Offshore and services companies in the oil and gas industry have been hit the hardest during the current price crisis, priming the pump for companies like Cal Dive International Inc., which is both offshore and services-driven, to flood the bankruptcy courts.
And the flow isn’t expected to stop any time soon.
Rigzone talked to investment bankers Joe D’Angelo and Charles Boguslaski, both of whom guided Cal Dive through the bankruptcy process in their work at Carl Marks Advisors. Finding financial support to weather the market was tough a year ago when Cal Dive originally petitioned the court for Chapter 11 protection. The deal Cal Dive ultimately struck for its vessels and equipment would be even more difficult today, and companies that are on the brink of financial disaster today have even less chance for survival.
Rigzone: Cal Dive had the double whammy of being focused in two of the hardest-hit sectors of the energy industry. What was it like to negotiate their deal while oil prices were continuing to fall?
D’Angelo: The first thing we did was level-set the expectations of secured lenders because they had appraisals that were under the impression that the vessels were worth more than $160 million.
We went to the lenders and said, ‘We hope you don’t think that’s what these vessels are worth. There is a supply glut of comparable vessels right now that are idle. More than half of our vessels are out of class, and it would cost millions of dollars to bring them in class – a buyer’s not going to pay for that. Vessels only have value worth more than scrap if they are associated with a contract where they are currently billing and collecting revenue.’
It was important to set their expectations because they thought they could get out of the hole, [but] the vessels were not worth their debt.
Rigzone: What characterizes success in a bankruptcy of such proportions?
D’Angelo: We had two key successes in a very bad scenario: We were able to keep the Australian operations intact and preserve it as a going concern. We also finished the work in the Gulf of Mexico for Pemex [Petróleos Mexicanos], and were able to preserve that as a going concern. [Boguslaski] successfully auctioned both of those operations to strategic buyers, and he also auctioned the 17 vessels in a very, very tight time frame among a bunch of distress buyers and scrap dealers.
Rigzone: Would you be able to put that deal together today?
Boguslaski: It would’ve been more challenging. One of our strategic thrusts was to move faster rather than slower to deal quickly in a market that was deteriorating. You see a larger glut of vessels on the market today, and offshore projects are continuing to be canceled. The market has gotten worse.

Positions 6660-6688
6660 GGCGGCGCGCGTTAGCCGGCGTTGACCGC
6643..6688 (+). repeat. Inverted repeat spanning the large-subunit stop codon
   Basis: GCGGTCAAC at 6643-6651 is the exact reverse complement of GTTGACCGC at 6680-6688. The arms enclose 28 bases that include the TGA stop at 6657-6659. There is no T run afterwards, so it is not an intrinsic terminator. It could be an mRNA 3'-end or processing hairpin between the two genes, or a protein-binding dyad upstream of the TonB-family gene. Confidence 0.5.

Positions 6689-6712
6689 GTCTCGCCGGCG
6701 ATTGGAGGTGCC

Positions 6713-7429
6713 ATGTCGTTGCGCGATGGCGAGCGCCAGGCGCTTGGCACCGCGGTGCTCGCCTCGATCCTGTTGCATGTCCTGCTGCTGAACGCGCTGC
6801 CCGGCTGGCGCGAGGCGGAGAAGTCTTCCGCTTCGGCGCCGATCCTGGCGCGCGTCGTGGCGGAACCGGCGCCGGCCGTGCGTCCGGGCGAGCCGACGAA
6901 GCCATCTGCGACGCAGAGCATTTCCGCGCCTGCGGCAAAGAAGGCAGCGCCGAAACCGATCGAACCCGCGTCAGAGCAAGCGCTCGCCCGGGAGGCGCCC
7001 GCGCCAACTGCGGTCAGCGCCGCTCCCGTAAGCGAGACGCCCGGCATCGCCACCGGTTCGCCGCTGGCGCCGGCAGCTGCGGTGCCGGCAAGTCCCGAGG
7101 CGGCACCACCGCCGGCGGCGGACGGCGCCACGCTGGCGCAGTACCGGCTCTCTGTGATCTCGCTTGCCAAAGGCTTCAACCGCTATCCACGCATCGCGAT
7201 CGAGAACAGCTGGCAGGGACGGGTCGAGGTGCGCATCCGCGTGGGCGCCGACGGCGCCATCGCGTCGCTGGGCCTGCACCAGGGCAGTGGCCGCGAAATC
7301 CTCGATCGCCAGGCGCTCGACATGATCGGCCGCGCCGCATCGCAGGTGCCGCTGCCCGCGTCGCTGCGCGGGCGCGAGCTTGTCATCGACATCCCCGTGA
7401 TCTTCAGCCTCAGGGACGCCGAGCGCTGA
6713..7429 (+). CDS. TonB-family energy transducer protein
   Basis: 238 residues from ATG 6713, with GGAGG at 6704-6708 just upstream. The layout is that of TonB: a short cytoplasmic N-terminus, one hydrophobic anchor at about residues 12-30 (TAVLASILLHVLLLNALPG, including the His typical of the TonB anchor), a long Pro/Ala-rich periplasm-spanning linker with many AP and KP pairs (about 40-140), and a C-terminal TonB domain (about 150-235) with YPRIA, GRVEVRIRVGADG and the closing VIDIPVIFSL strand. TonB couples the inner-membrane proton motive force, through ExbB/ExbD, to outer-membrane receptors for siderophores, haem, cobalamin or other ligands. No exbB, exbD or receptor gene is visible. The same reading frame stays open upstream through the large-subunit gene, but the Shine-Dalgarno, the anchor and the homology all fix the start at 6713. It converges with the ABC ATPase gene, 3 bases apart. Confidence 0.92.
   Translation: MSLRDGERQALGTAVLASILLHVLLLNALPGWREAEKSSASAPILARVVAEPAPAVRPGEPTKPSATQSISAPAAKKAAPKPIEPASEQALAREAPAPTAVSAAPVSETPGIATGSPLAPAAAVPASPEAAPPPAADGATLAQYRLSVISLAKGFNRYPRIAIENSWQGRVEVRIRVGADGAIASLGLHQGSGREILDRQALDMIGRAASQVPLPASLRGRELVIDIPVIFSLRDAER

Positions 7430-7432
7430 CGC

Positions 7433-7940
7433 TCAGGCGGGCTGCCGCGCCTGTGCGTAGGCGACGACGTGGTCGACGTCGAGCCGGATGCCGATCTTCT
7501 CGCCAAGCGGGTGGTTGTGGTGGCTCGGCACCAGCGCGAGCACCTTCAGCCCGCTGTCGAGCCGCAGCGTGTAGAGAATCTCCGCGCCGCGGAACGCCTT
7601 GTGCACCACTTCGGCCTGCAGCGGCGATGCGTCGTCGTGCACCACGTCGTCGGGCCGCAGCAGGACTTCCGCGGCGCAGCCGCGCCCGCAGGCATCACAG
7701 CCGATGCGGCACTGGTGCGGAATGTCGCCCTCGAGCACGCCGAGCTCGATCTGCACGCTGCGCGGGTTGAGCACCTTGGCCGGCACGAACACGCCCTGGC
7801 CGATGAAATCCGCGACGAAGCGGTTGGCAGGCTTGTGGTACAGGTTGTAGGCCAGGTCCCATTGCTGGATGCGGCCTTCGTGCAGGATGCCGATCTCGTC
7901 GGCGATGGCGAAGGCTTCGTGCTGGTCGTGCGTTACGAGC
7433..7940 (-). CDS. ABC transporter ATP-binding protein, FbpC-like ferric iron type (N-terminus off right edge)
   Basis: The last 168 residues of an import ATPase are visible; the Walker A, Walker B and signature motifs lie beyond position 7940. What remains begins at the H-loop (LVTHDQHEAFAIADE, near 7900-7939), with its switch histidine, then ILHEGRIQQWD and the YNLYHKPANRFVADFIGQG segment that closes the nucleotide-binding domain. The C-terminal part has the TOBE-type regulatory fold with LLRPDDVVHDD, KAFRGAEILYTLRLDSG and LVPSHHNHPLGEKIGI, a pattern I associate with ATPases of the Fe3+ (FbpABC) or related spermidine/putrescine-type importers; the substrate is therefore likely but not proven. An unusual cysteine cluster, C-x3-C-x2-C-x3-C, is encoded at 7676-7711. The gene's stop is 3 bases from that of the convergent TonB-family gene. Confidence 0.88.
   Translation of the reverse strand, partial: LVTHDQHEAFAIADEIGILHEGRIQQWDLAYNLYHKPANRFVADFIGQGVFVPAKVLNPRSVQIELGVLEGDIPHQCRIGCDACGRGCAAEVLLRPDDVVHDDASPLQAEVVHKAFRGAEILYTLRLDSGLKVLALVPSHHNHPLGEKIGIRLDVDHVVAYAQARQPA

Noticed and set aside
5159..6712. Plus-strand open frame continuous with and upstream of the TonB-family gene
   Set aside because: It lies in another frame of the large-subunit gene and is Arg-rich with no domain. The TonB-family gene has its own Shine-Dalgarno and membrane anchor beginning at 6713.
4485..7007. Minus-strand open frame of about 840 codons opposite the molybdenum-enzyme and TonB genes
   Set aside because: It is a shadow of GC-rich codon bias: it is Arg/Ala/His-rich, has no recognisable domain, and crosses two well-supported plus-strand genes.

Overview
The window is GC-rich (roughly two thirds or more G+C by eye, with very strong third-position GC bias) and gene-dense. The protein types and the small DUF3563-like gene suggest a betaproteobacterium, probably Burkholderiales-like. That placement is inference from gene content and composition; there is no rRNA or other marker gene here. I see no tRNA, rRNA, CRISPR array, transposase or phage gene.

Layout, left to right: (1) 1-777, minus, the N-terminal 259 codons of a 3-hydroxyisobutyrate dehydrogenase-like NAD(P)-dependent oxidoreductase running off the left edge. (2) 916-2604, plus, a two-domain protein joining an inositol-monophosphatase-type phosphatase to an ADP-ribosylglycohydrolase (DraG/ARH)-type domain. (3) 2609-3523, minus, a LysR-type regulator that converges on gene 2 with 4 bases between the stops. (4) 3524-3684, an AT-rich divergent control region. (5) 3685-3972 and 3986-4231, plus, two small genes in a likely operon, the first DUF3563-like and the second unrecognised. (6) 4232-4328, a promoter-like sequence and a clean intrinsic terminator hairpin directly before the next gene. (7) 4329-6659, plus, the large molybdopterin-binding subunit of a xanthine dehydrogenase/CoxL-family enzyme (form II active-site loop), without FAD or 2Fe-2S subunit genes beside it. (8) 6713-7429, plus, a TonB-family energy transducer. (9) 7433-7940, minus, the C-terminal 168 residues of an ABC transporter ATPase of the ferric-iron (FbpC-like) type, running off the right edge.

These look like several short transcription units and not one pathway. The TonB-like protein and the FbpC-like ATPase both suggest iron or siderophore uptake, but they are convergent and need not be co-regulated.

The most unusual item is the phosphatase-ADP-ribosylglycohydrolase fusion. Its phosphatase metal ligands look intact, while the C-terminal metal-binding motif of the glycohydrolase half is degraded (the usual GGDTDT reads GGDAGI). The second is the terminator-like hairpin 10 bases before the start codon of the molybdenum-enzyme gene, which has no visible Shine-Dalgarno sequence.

Rigzone: Are you finding other companies are in a similar position to that of Cal Dive – over-levered in a troubled market?
D’Angelo: I think it is safe to say that when oil was rising and at or above $100, there were a lot of lenders and funds interested in putting money out, and there were a lot of operators interested in taking it. They’re certainly over-levered now with the drop in revenue and EBITDA [earnings before interest, taxes, dividends and amortization].
Rigzone: What is private equity’s role in this environment?
D’Angelo: Some people – like the private equity funds and hedge funds – are thinking we’re seeing the inflection point … it’s time for them to get in and buy assets. I think lenders are going to be under a lot of pressure. There will be beneficiaries in this market – companies that have been run very, very well and have not over-levered – and they’re likely to be beneficiaries scooping up assets. We might come out of this seeing that one-third of the participants have consolidated.
Rigzone: So have we reached the point where the buyer’s market – long predicted – has emerged?
D’Angelo: I don’t think it’s now. It doesn’t feel like we’re at the inflection point. The world is falling apart again today – the oil price [recently dropped to $26-something]. I think we need to see what happens in the spring redetermination before you can say it’s the inflection point.
Rigzone: Does the hiring of a financial advisor necessarily mean a company is going to file for bankruptcy?